The author goes on to report that our government (apparently against military policies, “appropriations and public law requirements”) uses a machine called a “deformer” to deliberately make spent ammo “unserviceable” so that it cannot be sold on the civilian market for reloading.
This is an end run around the spirit, if not the letter of, the law. A clause in the law allows them to not sell spent ammo for reloading if it’s “unserviceable” or “unsafe”. Deliberately deforming the shells makes them unserviceable.
The author attempted to get answers to specific questions, but was stonewalled or ignored, at first. Recently the author received a memo indicating that policies were changed in June of 2011. The author’s sums up:
“DoD will dispose of ESACC [expended small arms cartridge cases] as quickly and effectively as practical, and in compliance with applicable laws, regulations and DoD guidance.”Of relevance, it also states “The DoD will not expend resources to determine whether ESACC are serviceable for non-military purposes. [After making them unserviceable?]“The DoD will continue to make available a reasonable portion of the ESACC supply intact for such sale,” the guidelines continue, albeit not defining how “reasonable” is determined, “with the goal of optimizing the receipt and return of sales proceeds.”The guidelines also specify the guidelines apply to the continental United States, “to avoid significant expenditures in transporting ESACC.”
In answer to a question raised about brass destruction … the guidelines “will not impair the operation of QRP [qualified recycling program] at military installations within CONUS [contiguous US] that rely on direct sales of ESACC to support their recycling program or Morale, Welfare and recreation program. Such installations and activities may continue to crush, shred, deform or otherwise demilitarize ESACC prior to direct sale.”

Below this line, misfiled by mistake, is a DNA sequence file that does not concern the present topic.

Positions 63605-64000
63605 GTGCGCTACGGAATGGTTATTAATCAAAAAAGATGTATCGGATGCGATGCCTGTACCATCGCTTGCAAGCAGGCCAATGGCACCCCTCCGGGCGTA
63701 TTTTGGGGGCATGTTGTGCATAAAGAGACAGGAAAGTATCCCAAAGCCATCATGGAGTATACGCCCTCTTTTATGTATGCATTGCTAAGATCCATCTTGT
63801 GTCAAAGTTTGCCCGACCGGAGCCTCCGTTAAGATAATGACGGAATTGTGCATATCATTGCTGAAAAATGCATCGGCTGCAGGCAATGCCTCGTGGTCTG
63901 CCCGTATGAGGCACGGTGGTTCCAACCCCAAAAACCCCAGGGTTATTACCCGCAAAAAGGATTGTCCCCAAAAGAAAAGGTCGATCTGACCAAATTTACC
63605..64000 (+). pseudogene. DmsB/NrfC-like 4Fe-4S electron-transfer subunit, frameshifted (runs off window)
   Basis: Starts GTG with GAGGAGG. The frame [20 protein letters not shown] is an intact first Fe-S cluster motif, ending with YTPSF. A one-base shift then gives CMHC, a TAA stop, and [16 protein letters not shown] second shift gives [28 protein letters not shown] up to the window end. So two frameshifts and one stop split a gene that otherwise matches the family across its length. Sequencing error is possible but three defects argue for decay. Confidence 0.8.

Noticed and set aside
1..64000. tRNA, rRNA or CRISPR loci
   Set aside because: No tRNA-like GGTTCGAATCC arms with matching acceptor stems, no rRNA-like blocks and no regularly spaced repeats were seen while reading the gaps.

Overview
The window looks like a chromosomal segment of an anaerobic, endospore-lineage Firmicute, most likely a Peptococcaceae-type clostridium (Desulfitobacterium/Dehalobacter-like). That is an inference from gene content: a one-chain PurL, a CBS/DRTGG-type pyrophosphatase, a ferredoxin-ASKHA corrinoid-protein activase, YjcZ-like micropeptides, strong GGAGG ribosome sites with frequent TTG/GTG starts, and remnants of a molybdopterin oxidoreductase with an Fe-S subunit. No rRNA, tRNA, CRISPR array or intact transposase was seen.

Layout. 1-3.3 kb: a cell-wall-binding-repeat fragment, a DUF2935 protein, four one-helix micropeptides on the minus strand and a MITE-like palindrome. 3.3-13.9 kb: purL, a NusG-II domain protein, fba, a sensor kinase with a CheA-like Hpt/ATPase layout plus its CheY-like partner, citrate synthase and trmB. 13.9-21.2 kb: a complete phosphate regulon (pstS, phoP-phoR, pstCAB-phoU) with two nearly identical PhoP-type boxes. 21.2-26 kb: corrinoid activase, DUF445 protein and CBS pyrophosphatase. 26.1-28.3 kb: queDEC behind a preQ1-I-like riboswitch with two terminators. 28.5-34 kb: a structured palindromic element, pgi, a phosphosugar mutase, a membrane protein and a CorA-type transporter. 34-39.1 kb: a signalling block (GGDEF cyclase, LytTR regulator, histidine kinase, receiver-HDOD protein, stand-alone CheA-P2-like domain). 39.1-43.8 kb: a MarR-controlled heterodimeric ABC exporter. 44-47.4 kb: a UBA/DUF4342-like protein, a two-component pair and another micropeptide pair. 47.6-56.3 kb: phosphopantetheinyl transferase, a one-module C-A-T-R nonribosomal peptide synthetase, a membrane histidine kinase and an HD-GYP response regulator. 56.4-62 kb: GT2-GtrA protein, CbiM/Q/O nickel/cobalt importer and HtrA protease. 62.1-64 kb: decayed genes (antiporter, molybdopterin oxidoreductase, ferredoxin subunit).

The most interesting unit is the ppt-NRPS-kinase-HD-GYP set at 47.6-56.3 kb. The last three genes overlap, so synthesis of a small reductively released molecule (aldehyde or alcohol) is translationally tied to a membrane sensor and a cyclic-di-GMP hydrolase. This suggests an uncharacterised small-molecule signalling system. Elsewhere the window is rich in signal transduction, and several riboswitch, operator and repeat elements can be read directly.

These specifics directly address original questions posed by Gun Rights Examiner that were sidestepped when for-the-record comments were requested, and would indicate the direction the installations are following comes straight from the Pentagon. Whether that squares with the spirit and intent of public law and appropriations requirements, and what higher-level directives or understandings, if any (as well as past precedents), shaped the 2011 guidance memorandum under which the bases are operating, are new questions to be explored.
Forgive me for being skeptical, but we have a government that seems to be deliberately creating a shortage of ammunition by entering into contracts to purchase as many as two billion rounds of civilian, not military, ammunition. Allegedly, they plan to use this ammo for DHS and border patrol training, although “Big Sis” Janet Napolitano dodges and weaves when asked by our representatives why the DHS is stockpiling ammunition. Now we see that, although the law seems to require the military to sell spent shell casings on the open market for reloading, the military deliberately deforms cartridge cases, so that they don’t have to sell to them to civilians, thus making ammunition that much scarcer.
This is a full court press to disarm the People and to do away with our Second Amendment rights, without amending the Constitution. While ultimately the Supreme Court MAY strike down these laws (should they make it through the legislatures) in the meantime, the Obama administration will run the clock–building that database and disarming the People, one gun at a time. If they can’t get the guns, however, they can defang them by making ammunition impossible to obtain; or they will make it too expensive for anyone except rich Hollywood celebrities to own guns. Will our Congress allow these laws to pass?
The leftists are not going to stop. The proponents of these unconstitutional, infringing laws admit that these are simply small steps, INCREMENTAL steps. They make no bones about admitting that their ultimate goal is to totally disarm the American people.